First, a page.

Ho Sang muses at how nice it feels laying in the grass: “The sunlight is warm, the shade is just right, the breeze is refreshing, and it’s nice hearing the leaves rustling. If I fell asleep in a place like this, I wouldn’t ever want to wake up.” He says it makes his mind relax: “If I lived here, it feels like I wouldn’t hurt or age till I died.” Hana says they should come by more often, then. Ho Sang suggests they come back in winter, when it’s pretty from the snow.
Hana’s voiceover says: “That day, he looked so comfortable lying there. Like someone who wasn’t sick, with no worries, he just looked happy. Heaven showed us a place where we could rest.”
Meanwhile, Pil Gu feels pride in his son (who soundly beats their funeral-home rivals in arm wrestling), although it’s diluted when the guys question their relationship, saying it’s strange that Eun Tak doesn’t call Pil Gu father.
Madam Gong takes the opportunity to rectify that, and takes Eun Tak aside to give him a tip (which, although we don’t witness directly, we can infer is about calling Pil Gu “Father”). While drinking together, Eun Tak attempts to give it a try, but can only get out one syllable: “Um, ah–” to which Pil Gu sits up eagerly, awaiting the end of the word for father, “ahbeoji.” Eun Tak awkwardly cuts himself off and calls out for “ajusshi” instead.
That night, though, Eun Tak manages to say it, calling out “ahbeoji” while Pil Gu seems to be sleeping, and tests out the word for the first time. As Pil Gu opens his eyes (unseen to Eun Tak), he repeats over and over, “Ahbeoji… ahbeoji…”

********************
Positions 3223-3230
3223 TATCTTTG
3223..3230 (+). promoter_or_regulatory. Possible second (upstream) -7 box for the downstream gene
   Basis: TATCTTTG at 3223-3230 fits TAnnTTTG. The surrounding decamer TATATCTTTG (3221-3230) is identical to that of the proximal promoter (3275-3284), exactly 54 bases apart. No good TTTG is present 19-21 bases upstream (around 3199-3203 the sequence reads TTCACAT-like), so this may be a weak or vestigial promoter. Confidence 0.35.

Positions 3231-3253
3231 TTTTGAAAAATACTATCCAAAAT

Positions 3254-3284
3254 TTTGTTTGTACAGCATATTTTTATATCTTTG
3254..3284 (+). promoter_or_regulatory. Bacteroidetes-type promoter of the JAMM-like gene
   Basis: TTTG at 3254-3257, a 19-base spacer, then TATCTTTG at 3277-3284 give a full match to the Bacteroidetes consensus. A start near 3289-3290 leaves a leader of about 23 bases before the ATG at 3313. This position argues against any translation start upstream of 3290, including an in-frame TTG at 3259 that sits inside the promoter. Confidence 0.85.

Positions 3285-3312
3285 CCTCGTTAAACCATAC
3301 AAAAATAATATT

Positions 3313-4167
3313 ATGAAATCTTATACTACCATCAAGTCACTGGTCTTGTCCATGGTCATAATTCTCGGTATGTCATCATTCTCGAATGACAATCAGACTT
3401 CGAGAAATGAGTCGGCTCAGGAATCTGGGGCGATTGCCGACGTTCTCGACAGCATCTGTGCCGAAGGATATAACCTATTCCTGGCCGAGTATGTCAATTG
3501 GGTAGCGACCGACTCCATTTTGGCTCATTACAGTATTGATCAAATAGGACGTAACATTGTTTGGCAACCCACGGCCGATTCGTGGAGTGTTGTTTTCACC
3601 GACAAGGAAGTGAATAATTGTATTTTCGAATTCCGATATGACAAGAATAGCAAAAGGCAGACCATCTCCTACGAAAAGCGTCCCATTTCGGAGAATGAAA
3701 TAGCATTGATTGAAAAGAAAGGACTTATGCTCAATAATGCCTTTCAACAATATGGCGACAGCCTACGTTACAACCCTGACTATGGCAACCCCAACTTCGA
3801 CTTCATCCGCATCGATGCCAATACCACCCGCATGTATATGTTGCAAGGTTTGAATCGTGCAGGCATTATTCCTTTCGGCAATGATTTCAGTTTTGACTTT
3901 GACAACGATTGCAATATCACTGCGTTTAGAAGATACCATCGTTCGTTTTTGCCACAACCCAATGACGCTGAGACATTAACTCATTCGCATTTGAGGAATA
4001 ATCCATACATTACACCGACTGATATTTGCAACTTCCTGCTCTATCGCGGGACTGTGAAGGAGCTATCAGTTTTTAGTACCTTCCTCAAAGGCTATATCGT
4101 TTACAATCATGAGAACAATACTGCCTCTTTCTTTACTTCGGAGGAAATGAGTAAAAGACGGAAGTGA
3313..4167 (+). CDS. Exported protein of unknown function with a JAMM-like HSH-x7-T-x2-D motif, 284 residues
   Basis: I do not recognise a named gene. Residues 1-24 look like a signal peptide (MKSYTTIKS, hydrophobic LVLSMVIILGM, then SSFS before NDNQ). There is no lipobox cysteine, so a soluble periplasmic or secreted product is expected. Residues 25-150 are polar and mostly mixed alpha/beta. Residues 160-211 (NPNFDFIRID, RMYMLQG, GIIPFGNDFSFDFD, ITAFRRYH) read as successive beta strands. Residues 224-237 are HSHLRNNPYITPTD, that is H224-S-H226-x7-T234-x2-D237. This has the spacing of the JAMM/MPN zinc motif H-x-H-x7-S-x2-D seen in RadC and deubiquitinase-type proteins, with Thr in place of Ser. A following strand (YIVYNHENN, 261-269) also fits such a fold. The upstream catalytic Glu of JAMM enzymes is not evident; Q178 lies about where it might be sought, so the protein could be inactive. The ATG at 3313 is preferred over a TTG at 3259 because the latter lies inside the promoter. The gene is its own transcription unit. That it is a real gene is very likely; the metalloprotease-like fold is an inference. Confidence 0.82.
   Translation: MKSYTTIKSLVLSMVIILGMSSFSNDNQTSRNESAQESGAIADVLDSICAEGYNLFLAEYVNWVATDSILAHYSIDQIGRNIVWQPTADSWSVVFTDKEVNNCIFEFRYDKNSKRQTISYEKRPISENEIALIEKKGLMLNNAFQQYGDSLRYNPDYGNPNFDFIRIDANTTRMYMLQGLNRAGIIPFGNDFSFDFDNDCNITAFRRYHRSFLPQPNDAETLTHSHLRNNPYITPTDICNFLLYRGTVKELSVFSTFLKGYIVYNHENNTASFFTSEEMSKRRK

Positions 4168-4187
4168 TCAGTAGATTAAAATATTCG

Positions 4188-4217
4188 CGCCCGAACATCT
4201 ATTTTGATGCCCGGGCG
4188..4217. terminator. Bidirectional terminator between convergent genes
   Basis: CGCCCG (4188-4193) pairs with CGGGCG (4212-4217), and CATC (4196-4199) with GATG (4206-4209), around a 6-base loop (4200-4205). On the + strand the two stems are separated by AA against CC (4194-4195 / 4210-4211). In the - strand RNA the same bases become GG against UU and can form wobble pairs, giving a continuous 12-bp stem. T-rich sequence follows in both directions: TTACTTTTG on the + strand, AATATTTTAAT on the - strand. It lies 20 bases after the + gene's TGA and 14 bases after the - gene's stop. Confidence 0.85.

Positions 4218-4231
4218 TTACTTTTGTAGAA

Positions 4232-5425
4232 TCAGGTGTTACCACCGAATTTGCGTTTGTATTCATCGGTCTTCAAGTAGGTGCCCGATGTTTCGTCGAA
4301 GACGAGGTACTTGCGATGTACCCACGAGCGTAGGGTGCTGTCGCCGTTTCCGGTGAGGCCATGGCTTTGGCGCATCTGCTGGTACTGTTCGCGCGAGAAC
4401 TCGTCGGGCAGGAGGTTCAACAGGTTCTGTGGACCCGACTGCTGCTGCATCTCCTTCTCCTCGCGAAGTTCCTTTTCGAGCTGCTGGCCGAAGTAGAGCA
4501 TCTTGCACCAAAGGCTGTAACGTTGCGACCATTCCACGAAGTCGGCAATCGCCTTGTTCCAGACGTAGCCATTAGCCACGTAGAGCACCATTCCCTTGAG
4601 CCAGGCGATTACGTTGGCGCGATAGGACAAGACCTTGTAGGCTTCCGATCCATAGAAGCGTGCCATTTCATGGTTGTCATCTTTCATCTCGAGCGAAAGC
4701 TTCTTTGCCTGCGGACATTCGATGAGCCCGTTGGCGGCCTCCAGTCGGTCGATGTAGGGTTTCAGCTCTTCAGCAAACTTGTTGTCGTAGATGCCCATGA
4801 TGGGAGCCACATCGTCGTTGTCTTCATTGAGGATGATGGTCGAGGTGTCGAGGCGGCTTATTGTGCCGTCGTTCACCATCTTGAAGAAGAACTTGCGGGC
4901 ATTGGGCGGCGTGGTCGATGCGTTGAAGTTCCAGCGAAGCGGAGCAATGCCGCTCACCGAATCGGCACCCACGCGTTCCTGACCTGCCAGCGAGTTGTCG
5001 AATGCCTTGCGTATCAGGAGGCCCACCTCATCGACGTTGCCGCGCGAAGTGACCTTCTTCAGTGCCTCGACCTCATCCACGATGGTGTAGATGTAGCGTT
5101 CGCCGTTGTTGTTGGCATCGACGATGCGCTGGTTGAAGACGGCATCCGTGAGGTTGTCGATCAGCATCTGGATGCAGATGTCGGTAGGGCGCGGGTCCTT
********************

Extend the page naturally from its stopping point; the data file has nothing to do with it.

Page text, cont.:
Hana feels unsettled over being unable to get in touch with Ran, and finds out from her husband that Ran was taken to the hospital. It seems Ran had been experiencing abdominal pains, but was afraid that the doctors would tell her bad news about the baby, so she kept it to herself. Finally collapsing, she now awaits surgery.
Hana does her best to console Ran, who’s wracked with guilt, calling herself a bad mother for not protecting her baby. Without family back home in Vietnam, Ran had looked to her baby to create a family here, that it would make her husband love her and make them all happy. Hana assures her that the baby will understand that she did everything she could to protect her baby. Hana says everything will be okay, and promises to come by again the next day.
Little does she know that she won’t see Ran again, because the next day, the doctor comes out of surgery to deliver the bad news. Hana’s devastated at Ran’s death and sinks into sorrow.
Feeling bad for not being able to do anything to help Hana, Ho Sang tries to think of something he can do, and comes up with the idea to give Ran a proper Vietnamese funeral. He researches the idea and presents it to Hana’s father, who tells Ho Sang to handle it himself, with Eun Tak’s assistance: “Funerals are about personal feeling and sincerity. It’s best for the person who can convey that to handle it.”
Ho Sang apologizes for getting Eun Tak involved, offering to withdraw. Eun Tak warns him that he’d better not be toying with Hana’s emotions, but Ho Sang says he’s doing it because of something Hana once told him — that funerals are for the comforting the sadness for the people left behind. “I thought that if we do our best to guide her on her way, it would be a small comfort to Hana.”
Sitting alone and talking to an absent Ran, Hana realizes, “I’ve seen so many dead people, but I don’t think I understood what it meant when a person dies. Because I didn’t know anything, I couldn’t understand people’s sadness at losing someone. But because of you, Ran, I understand. I understand what it is when someone you like, someone you gave your heart to, dies. That makes me afraid, because Dae Bak’s going to leave too, and I won’t even have you around to comfort me. What will I do then?”